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post #1 of 22 (permalink) Old 03-07-2019, 06:47 PM Thread Starter
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Default Success and Failure

I believe that before achieving success in woodworking one must also experience failure of some kind as well. Additionally, like I use to tell my students and staff, ask questions before you make the wrong decision.

After putting the splines in (end grain facing out this time) I cut the lid off (success) without a hitch, well sort of. I must have watched dozens of videos on how to do it and went with the way Marc Spagnuolo (Wood Whisperer) does it. https://diysynthcases.com/how-to-cut-off-a-box-lid/

The failure was that the lid did not matched the case. When I looked at it there was a saw cut on the vertical portion of the lid. Not only was I cutting along the horizontal as I pushed the box through the blade, but the vertical part (leading edge and trailing edge) was also getting cut.

Where did I go wrong? Was the blade set too high. How do I determine at what height to set blade?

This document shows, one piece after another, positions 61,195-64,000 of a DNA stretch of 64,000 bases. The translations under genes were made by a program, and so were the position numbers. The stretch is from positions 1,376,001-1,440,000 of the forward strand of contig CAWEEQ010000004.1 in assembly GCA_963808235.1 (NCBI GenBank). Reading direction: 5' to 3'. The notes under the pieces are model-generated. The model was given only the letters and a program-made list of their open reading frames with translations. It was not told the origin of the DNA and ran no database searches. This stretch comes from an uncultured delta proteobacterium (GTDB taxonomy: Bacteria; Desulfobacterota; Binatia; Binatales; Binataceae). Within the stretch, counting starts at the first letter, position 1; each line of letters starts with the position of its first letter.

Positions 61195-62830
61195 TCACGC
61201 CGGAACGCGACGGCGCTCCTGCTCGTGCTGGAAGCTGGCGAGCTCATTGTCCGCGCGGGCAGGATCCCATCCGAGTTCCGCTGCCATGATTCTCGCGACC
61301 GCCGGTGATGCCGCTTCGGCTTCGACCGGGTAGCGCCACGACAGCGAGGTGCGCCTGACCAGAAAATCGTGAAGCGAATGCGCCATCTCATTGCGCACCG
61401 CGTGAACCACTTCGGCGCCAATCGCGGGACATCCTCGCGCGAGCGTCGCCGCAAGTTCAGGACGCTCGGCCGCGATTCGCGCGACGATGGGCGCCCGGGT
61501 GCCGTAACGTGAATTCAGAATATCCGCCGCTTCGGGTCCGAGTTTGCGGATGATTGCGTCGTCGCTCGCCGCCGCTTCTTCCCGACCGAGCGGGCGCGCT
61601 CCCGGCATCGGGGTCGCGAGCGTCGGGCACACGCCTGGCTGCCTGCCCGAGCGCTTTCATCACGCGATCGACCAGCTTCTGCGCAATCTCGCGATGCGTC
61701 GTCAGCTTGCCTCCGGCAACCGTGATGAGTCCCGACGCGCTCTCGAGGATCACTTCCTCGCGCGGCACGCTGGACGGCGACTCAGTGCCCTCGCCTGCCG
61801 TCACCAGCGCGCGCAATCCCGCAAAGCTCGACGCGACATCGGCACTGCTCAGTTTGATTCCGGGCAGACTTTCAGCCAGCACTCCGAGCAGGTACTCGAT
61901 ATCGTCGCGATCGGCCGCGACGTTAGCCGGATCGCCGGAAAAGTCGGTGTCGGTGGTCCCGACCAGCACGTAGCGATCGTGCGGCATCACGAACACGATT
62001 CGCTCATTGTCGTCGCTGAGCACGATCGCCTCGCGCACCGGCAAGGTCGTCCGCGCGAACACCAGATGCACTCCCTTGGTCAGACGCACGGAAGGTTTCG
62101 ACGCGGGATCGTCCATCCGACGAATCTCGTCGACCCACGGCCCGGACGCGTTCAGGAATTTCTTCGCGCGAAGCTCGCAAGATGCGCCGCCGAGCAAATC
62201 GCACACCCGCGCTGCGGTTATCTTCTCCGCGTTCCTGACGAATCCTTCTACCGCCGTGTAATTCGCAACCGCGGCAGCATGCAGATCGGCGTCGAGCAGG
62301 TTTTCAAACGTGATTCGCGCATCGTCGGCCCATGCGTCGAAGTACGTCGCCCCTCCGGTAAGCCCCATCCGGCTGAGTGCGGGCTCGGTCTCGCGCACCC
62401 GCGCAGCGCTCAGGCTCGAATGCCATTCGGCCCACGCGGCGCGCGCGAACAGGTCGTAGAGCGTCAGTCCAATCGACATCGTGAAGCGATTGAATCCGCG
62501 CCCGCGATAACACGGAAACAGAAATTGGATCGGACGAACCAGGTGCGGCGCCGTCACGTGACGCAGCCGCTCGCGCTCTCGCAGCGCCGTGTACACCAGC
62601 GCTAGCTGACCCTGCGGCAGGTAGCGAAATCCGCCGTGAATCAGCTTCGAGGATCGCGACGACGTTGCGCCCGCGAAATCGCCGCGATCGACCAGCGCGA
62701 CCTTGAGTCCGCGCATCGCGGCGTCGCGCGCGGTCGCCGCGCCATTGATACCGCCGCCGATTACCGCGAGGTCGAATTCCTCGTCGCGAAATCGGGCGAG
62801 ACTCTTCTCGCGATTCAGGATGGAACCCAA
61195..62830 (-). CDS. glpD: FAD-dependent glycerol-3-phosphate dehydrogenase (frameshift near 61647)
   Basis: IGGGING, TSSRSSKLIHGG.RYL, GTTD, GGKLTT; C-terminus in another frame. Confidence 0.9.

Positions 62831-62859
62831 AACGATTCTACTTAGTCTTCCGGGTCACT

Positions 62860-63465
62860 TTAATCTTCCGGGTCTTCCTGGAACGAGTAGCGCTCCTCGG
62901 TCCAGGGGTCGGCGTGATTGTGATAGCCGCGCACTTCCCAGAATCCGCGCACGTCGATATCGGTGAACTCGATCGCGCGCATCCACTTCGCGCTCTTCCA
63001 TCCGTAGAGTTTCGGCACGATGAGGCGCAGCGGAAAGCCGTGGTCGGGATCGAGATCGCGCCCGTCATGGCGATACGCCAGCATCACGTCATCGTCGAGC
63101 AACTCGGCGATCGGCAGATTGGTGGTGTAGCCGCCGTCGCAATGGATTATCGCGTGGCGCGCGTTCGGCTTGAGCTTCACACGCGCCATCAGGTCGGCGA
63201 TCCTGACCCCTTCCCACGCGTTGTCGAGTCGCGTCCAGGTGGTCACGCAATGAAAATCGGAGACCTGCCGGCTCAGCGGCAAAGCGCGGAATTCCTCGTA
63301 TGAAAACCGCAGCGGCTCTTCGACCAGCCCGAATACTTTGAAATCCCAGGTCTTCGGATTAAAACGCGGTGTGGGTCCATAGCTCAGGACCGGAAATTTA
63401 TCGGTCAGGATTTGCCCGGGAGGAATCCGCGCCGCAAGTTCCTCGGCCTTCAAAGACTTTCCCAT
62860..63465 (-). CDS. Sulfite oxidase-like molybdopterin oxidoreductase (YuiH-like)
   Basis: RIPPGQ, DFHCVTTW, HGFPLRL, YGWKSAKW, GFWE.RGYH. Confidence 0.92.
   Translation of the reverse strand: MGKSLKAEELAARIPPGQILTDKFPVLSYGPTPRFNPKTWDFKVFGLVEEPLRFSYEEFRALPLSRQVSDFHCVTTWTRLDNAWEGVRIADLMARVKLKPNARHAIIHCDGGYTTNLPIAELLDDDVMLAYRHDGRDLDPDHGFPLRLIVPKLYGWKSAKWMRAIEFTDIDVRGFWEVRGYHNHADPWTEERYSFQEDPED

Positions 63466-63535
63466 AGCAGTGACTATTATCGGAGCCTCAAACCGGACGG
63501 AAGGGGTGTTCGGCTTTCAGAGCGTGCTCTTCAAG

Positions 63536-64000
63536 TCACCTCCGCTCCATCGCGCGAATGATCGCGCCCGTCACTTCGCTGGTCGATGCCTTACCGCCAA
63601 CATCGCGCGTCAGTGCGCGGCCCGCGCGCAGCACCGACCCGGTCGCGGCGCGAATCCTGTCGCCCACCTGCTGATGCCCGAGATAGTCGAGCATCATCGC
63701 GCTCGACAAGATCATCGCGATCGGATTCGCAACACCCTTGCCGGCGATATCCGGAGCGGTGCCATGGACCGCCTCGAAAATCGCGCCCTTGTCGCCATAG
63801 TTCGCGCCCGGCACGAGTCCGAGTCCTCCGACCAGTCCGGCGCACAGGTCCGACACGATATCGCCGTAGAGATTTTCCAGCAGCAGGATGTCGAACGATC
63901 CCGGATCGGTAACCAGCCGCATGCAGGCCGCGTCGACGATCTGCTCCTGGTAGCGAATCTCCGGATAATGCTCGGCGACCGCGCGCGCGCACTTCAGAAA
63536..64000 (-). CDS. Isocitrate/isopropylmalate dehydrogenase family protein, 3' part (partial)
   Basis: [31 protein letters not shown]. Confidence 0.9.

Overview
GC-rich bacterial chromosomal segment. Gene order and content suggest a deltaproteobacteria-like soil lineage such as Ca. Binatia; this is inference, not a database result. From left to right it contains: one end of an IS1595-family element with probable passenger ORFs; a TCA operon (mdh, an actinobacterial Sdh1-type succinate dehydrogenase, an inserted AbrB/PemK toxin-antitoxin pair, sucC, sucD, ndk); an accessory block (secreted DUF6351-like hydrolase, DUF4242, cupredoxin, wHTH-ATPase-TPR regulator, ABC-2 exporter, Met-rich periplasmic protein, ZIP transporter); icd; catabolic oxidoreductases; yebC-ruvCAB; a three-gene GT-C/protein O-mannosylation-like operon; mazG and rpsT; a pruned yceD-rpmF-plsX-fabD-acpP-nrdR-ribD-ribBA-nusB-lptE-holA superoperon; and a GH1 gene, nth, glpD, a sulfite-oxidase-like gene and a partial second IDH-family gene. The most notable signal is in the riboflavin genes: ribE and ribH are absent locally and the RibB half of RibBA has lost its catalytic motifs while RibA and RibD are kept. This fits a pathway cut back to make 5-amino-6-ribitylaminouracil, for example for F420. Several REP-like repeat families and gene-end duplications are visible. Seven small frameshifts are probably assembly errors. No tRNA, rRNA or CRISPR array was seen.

Luckily, I can use the remaining portion to try again as a test. My other options are to cut just short of the all the way through and saw it off or build the lid separately.

Thanks for the help.
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post #2 of 22 (permalink) Old 03-07-2019, 07:13 PM
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Blade height = side thickness, or just a little higher.

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post #3 of 22 (permalink) Old 03-07-2019, 07:25 PM Thread Starter
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Thanks Gerry. That was my first guess. I thought I did that but maybe I measured from the front of the blade rather than at its highest point. Does it matter if the joint is a beveled miter?